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International creditors to sue FG as AMCON scales down Arik operations by 70%

Written by Maritime First
  • Arik Air owes IATA $78m – AMCON

Asset Management Corporation of Nigeria, AMCON, has scaled down flight operations of Arik Air to less than 30 percent.

This is just as international creditors to the airline are set to sue Federal Government over the take-over of the airline.

Vanguard check reveals that the airline, which at peak periods used to operate 120 flights a day now operates about 15 flights, with very low load factor. Also, out of the 28 operating aircraft fleet, only eight are now in operation, which include two Bombardier, CRJ 900, one Bombardier Q400 and five Boeing 737.

The Q400 is in a dedicated service with Chevron, so the airline has in essence seven operating aircraft. Immediately after AMCON took over the company, it suspended the international operations of the airline and the lean fleet size has also forced it to cut back its domestic and regional operations.

Meanwhile, a reliable source close to the airline who pleaded anonymity told Vanguard that; ‘’International financiers and other creditors of the airline have concluded plans to sue the Federal Government after 30 days of AMCON management of the airline.”

The source further revealed that the creditors are harmonizing their briefs and putting their resources together to institute a unified suit against the government for the airline’s failure to honour its international obligations.

There are still pending issues involving workers’ salaries, as those who were owed two months’ salary (December and January) before the February 8, 2017 take-over were paid January salary and told that their December salary should be paid by the former management.

This was revealed by a staff who does not want to be named. Cabin crew personnel whose November flight allowances were supposed to be paid with December basic salary are said to be facing similar fate.

In the meantime, the Asset Management Corporation of Nigeria (AMCON) on Monday said Arik Air, under its previous management, owed the International Air Transport Association (IATA) $78m.

The Media Consultant to Arik Air, Simon Tumba, gave the figure while speaking with newsmen in Lagos.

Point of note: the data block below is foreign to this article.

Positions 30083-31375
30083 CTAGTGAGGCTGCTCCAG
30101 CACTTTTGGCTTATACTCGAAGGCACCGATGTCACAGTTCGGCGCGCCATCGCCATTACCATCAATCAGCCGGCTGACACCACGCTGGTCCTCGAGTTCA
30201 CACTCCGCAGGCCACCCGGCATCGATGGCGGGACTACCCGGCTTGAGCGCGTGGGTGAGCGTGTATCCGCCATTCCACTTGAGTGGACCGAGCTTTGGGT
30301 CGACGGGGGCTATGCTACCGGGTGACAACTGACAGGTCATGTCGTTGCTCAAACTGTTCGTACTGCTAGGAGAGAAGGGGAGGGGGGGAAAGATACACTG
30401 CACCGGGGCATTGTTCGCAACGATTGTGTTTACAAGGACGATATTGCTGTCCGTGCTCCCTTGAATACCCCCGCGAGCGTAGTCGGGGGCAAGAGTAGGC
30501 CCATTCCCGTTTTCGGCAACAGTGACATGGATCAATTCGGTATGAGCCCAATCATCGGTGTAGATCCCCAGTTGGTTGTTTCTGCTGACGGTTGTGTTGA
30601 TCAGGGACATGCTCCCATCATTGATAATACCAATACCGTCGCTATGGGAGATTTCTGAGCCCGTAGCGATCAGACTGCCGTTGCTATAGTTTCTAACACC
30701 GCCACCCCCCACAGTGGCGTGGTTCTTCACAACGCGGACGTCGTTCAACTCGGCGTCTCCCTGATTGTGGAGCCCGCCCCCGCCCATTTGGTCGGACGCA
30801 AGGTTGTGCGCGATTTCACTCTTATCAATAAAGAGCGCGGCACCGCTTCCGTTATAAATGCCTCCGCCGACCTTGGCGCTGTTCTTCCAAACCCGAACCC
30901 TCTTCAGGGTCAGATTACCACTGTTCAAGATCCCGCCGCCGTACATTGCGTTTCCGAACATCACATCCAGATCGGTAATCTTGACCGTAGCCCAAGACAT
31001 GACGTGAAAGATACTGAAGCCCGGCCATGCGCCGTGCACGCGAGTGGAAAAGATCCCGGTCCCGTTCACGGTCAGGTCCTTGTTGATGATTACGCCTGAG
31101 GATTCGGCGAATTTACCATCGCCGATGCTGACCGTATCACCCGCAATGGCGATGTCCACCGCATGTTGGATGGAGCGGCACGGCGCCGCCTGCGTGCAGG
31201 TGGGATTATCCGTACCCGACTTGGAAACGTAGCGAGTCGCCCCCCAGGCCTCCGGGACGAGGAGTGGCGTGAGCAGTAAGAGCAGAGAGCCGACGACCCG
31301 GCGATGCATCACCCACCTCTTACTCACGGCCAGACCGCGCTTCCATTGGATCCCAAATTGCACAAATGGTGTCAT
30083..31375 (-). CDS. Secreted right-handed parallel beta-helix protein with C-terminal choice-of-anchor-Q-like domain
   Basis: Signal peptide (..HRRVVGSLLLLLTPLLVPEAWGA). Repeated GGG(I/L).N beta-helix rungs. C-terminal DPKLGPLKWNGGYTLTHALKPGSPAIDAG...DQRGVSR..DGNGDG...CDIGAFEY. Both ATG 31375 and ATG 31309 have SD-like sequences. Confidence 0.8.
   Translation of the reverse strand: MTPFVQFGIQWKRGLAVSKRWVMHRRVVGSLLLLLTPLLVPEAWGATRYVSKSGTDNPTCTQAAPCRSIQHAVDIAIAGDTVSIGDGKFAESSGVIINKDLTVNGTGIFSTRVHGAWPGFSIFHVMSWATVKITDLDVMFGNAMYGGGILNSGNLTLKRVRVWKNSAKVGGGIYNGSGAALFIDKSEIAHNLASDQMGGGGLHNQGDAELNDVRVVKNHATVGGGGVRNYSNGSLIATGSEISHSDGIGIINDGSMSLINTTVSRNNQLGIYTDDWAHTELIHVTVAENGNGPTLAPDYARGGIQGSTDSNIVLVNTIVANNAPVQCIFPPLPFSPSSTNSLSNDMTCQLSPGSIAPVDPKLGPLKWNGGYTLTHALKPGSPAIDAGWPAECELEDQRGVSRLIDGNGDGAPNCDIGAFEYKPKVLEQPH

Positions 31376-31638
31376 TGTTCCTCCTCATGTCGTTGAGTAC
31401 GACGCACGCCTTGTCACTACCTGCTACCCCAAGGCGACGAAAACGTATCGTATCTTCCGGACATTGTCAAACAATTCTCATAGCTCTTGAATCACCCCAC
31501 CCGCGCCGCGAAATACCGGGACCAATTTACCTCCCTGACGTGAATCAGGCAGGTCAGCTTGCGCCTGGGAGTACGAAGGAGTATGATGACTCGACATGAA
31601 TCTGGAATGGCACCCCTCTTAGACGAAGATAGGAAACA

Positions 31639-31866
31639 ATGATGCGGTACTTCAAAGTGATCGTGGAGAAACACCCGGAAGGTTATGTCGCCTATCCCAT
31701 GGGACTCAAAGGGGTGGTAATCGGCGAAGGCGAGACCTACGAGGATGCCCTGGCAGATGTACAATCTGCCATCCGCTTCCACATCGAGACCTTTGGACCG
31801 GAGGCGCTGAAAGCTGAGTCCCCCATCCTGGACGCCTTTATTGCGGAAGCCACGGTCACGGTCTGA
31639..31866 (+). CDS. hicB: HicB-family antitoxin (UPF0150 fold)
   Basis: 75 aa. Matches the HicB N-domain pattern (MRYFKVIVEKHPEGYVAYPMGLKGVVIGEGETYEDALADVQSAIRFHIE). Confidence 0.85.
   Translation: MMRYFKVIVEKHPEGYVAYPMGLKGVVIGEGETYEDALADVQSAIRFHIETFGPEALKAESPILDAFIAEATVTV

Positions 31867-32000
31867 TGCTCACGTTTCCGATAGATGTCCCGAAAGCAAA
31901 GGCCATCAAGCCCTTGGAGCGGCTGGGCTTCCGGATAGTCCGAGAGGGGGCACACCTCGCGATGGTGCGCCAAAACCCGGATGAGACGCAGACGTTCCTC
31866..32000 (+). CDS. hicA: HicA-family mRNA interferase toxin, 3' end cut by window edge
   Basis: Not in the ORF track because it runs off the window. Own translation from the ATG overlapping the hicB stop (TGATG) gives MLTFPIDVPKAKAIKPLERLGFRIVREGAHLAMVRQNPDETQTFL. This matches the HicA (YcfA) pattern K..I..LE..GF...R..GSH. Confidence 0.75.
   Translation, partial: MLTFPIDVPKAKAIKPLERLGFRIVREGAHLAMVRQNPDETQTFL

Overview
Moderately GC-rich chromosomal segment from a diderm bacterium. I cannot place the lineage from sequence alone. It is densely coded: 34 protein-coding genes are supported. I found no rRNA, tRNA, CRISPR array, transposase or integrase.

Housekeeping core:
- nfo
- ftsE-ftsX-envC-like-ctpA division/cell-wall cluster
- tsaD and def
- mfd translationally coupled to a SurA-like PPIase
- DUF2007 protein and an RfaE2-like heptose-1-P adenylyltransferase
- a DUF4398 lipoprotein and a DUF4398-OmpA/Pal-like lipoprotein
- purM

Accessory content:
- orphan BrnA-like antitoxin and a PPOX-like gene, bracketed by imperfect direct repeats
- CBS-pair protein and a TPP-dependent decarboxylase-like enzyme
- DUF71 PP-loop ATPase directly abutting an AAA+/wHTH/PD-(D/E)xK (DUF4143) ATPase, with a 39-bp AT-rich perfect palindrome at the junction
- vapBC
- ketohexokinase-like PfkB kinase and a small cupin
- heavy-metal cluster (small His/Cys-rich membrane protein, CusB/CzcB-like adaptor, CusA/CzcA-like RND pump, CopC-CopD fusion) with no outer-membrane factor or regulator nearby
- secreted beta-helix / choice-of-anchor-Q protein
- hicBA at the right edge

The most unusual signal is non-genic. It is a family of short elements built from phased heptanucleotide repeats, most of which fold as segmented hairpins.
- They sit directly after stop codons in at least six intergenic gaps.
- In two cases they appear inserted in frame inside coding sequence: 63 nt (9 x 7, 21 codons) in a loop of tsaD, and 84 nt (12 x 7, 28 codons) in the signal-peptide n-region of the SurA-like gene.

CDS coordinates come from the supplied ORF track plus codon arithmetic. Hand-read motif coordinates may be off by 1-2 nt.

The airline was on February 9 taken over by the Federal Government under the auspices of AMCON as a result of its huge debt profile.

AMCON appointed Capt. Roy Ilegbodu, a veteran aviation expert, to manage the airline under the receivership of Mr Oluseye Opasanya (SAN).

Tumba said the debt was for all aviation services provided under the platform of IATA, which recently suspended the airline from its Billing and Settlement Plan (BSP) and Cargo Account Settlement System (CASS).

He said, “Arik Air under the former management was owing everywhere they operated. Apart from the over N300bn owed to AMCON, the airline also owes about N50bn to Nigerian banks and another $78m to IATA.

“The airline was also in credit to their fuel suppliers and was not able to pay staff salaries for months.

“There was no good corporate governance in Arik as most decisions were single-handedly taken by the executive chairman.”

According to him, out of the almost 30 aircraft in the airline’s fleet, only about 10 are currently serviceable, which made the new management to reduce its routes and flight operations.

He said that the new management also discovered that Arik had no record of gains and losses of operations carried out in 2015.

Tumba said the management in collaboration with AMCON had appointed KPMG to carry out a forensic audit on the airline, and the result would be out in 10 weeks.

He said, “AMCON is not interested in liquidating Arik Air. We believe that the airline, which has one of the youngest fleet in Africa, can be turned around through good corporate governance and financial discipline.

“The current management is looking at the backlog of salaries owed staff because the staff should be motivated to get the airline running properly.

“The current management is working with the government to add five aircraft to the fleet to increase its size and the airline’s routes.

“We have also resolved the issue of fuel supply, which has improved Arik Air’s flight operations since the takeover.”


Vanguard with additional report from Ships & Ports


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Maritime First